In inner city residential streets residents, commuters and visitors may compete for the available kerbspace to park their vehicles. It is not unusual for the greatest point of conflict to be in the early evening when residents return home but city workers have not at that time departed.
A common approach to this difficulty is to instigate residential parking zones. These may be so extensive so as to either:
- create such a distance from their outer edge to the town centre that the demand for on-street visitor and worker parking diminishes (the workers prefer and accept a town centre paid parking spot over the long walk) or
- the zone extends into and up to streets on which there is little or no demand from the local residents for on-street parking as those properties have off street parking within their curtilage and there is no conflict.
The approach adopted by authorities in many towns and cities is to extend the zones in response to actual complaints of conflict for space between residents and workers. Many authorities rely on a minimum number or quantity of residents supporting the introduction of a zone before progressing. This approach thus relies on a problem occurring before the Council reacts. This process of continuing extension can go on for many years and to the general dis-satisfaction of residents and to the reputational detriment of the Council as the issue is merely pushed a little farther out at each extension.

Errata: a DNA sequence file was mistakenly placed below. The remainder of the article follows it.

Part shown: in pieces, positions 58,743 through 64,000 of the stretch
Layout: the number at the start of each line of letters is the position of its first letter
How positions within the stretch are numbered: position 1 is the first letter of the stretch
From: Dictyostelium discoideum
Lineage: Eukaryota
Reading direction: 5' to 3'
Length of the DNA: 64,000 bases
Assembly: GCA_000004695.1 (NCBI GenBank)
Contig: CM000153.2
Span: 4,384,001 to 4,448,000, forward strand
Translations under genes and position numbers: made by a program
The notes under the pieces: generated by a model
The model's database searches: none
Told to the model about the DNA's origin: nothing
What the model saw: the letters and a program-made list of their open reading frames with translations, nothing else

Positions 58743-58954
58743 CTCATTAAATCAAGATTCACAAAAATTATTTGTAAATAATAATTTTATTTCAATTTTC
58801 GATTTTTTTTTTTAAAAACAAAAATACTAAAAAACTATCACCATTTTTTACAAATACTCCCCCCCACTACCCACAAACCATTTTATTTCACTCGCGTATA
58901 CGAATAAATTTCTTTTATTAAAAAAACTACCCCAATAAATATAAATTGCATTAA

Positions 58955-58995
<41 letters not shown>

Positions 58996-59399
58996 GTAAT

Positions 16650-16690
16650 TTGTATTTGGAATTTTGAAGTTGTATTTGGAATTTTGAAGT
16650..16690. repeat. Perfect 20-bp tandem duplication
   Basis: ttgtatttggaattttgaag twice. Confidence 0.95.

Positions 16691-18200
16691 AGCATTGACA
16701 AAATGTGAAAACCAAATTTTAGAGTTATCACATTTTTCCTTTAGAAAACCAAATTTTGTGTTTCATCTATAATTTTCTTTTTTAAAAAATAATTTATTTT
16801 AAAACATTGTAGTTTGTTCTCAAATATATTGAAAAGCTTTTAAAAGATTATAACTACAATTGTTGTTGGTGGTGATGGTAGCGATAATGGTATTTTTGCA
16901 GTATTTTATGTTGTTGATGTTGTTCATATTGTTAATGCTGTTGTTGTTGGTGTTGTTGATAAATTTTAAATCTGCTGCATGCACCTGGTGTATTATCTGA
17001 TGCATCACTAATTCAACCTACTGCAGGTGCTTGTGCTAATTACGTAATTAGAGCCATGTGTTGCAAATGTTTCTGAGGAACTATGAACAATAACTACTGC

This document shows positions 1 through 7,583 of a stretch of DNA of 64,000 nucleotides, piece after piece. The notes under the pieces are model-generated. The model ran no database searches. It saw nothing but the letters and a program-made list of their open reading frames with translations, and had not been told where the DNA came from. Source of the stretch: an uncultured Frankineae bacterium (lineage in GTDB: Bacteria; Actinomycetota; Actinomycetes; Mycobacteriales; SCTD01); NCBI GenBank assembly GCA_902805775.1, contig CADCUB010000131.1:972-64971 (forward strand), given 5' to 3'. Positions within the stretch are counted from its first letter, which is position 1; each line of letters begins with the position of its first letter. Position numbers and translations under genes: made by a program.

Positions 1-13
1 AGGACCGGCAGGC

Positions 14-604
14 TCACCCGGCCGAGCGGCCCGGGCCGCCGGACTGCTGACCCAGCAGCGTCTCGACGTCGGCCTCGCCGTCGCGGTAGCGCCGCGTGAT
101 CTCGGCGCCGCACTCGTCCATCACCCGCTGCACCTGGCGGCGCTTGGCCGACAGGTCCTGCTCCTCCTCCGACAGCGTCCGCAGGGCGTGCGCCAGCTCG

To be effective, Residential Parking Zones do require enforcement and administration. It is for this reason that it is common for Councils to apply a charge to residents for any parking permit held. The scheme may also create complexity for those receiving visitors or workers to their home who will be obligated to show some permit or pass for the duration of their stay. Restriction of streets for exclusive residential use can also interfere with parking used by those visiting local business and retail premises. For these reasons, residential parking zones are not necessarily universally popular amongst those for whom they are designed to benefit.
A key principle for any residential parking zone is for the number of permits issued to be controlled by the available kerbspace within the zone. Policies that permit unlimited permit purchase or link permits to properties are subject to creating a situation where the service provided by the permit degrades and creates on-going chronic difficulties for residents seeking parking near their homes.